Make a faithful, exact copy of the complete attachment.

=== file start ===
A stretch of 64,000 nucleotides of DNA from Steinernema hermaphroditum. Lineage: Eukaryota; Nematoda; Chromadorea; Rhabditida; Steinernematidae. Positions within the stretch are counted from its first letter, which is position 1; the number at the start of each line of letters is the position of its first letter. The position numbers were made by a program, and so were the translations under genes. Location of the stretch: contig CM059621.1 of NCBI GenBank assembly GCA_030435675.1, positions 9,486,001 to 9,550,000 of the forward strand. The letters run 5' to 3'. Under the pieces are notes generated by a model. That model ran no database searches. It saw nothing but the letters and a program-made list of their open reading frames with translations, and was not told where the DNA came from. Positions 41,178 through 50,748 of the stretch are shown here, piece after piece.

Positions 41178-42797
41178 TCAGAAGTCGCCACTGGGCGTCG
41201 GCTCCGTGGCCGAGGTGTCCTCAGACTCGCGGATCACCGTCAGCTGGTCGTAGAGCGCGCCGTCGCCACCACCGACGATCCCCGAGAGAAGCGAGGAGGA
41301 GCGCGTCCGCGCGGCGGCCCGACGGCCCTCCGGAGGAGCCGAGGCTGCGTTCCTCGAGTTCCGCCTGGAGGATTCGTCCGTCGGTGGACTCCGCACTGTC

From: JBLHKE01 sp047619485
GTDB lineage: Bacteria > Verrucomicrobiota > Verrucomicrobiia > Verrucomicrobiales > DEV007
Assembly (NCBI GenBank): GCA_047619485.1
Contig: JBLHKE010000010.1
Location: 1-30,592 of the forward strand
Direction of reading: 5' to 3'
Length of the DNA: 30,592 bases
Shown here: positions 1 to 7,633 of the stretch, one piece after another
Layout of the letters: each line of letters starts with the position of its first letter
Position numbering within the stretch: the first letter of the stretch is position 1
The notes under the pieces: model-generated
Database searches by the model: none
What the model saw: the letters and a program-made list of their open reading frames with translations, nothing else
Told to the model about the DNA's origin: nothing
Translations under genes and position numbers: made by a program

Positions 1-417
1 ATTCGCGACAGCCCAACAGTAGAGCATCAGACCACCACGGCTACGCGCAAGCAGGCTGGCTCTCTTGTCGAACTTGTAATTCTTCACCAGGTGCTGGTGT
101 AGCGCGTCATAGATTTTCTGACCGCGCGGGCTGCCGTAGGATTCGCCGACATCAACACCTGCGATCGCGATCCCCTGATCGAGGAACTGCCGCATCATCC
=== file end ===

A stretch of 64,000 nucleotides of DNA from Steinernema hermaphroditum. Lineage: Eukaryota; Nematoda; Chromadorea; Rhabditida; Steinernematidae. Positions within the stretch are counted from its first letter, which is position 1; the number at the start of each line of letters is the position of its first letter. The position numbers were made by a program, and so were the translations under genes. Location of the stretch: contig CM059621.1 of NCBI GenBank assembly GCA_030435675.1, positions 9,486,001 to 9,550,000 of the forward strand. The letters run 5' to 3'. Under the pieces are notes generated by a model. That model ran no database searches. It saw nothing but the letters and a program-made list of their open reading frames with translations, and was not told where the DNA came from. Positions 41,178 through 50,748 of the stretch are shown here, piece after piece.

Positions 41178-42797
41178 TCAGAAGTCGCCACTGGGCGTCG
41201 GCTCCGTGGCCGAGGTGTCCTCAGACTCGCGGATCACCGTCAGCTGGTCGTAGAGCGCGCCGTCGCCACCACCGACGATCCCCGAGAGAAGCGAGGAGGA
41301 GCGCGTCCGCGCGGCGGCCCGACGGCCCTCCGGAGGAGCCGAGGCTGCGTTCCTCGAGTTCCGCCTGGAGGATTCGTCCGTCGGTGGACTCCGCACTGTC

From: JBLHKE01 sp047619485
GTDB lineage: Bacteria > Verrucomicrobiota > Verrucomicrobiia > Verrucomicrobiales > DEV007
Assembly (NCBI GenBank): GCA_047619485.1
Contig: JBLHKE010000010.1
Location: 1-30,592 of the forward strand
Direction of reading: 5' to 3'
Length of the DNA: 30,592 bases
Shown here: positions 1 to 7,633 of the stretch, one piece after another
Layout of the letters: each line of letters starts with the position of its first letter
Position numbering within the stretch: the first letter of the stretch is position 1
The notes under the pieces: model-generated
Database searches by the model: none
What the model saw: the letters and a program-made list of their open reading frames with translations, nothing else
Told to the model about the DNA's origin: nothing
Translations under genes and position numbers: made by a program

Positions 1-417
1 ATTCGCGACAGCCCAACAGTAGAGCATCAGACCACCACGGCTACGCGCAAGCAGGCTGGCTCTCTTGTCGAACTTGTAATTCTTCACCAGGTGCTGGTGT
101 AGCGCGTCATAGATTTTCTGACCGCGCGGGCTGCCGTAGGATTCGCCGACATCAACACCTGCGATCGCGATCCCCTGATCGAGGAACTGCCGCATCATCC